CHICAGO — From “soda” to “pop” and “clicker” to “remote control,” Americans know that different regions of the country often have their own vocabulary for common objects. But when it comes to the “sneakers vs. tennis shoes” debate, Chicagoans are an outlier and prefer to say “gym shoes.” Along with…Cincinnati?!
Take a look for yourself. A map from New York Times graphics editor Josh Katz’s book “Speaking American” that recently went viral on Twitter pretty much says it all.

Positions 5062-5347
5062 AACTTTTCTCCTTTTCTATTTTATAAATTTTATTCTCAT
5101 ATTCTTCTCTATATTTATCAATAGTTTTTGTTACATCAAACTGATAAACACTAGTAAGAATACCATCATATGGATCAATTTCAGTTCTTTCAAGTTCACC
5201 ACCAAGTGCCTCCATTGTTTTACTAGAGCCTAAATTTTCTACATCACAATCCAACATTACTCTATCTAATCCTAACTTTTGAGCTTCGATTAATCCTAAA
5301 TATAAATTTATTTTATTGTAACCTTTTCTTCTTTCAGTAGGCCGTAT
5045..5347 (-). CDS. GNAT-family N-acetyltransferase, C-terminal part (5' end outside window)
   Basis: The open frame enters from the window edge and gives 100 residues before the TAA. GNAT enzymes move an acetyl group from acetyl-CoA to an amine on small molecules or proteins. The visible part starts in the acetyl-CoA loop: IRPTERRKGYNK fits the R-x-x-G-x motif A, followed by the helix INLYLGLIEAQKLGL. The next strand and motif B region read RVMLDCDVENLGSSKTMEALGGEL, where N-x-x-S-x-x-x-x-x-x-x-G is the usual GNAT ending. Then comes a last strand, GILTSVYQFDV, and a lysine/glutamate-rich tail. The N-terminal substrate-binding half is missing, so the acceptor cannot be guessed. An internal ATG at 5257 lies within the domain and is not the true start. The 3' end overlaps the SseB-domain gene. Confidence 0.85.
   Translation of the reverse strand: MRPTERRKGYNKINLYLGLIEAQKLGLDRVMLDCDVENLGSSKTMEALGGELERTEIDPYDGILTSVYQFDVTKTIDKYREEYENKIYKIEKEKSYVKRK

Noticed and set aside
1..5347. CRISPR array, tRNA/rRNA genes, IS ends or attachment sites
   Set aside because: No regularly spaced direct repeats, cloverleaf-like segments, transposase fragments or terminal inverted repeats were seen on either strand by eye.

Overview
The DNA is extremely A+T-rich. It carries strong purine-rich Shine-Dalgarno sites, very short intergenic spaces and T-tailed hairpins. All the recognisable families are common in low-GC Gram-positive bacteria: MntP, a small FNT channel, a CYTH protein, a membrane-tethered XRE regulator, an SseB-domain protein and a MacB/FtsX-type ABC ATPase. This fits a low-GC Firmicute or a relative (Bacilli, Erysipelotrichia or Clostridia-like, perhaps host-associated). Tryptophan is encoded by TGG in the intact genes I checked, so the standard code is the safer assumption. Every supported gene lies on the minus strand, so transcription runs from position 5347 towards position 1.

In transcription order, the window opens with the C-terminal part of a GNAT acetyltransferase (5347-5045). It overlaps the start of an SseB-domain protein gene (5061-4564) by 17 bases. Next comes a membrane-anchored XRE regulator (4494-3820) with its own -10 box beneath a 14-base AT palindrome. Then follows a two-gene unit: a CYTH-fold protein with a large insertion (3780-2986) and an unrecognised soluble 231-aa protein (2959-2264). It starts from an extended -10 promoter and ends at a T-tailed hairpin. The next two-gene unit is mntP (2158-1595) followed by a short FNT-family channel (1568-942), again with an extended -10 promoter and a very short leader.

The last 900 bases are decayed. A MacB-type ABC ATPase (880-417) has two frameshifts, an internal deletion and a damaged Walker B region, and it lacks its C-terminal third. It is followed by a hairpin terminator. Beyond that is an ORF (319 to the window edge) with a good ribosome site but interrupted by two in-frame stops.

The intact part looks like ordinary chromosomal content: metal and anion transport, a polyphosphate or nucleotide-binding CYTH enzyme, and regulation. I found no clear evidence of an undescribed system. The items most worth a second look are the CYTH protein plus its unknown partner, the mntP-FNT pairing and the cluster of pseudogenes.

Never in my life have I been so caught off-guard by a 'regionalisms for certain terms' map. TENNIS SHOES? ALL OF YOU SAY TENNIS SHOES? pic.twitter.com/uXJWZhILed
— Elizabeth Minkel (@elizabethminkel) July 11, 2017
Twitter user Elizabeth Minkel, who sent the tweet, couldn’t believe that so many people say “tennis shoes” and we can’t either; but back in 2013, the New York Times said they analyzed responses from 350,000 people who took their popular “dialect quiz.”
Some other clear giveaways of being from the Midwest include saying “garage sale” instead of “yard sale,” “you guys” instead of “y’all,” “garbage can” instead of “trash can,” and two syllable “caramel” instead of three syllables.
So, do you say “gym shoes” or something else? Take our poll below: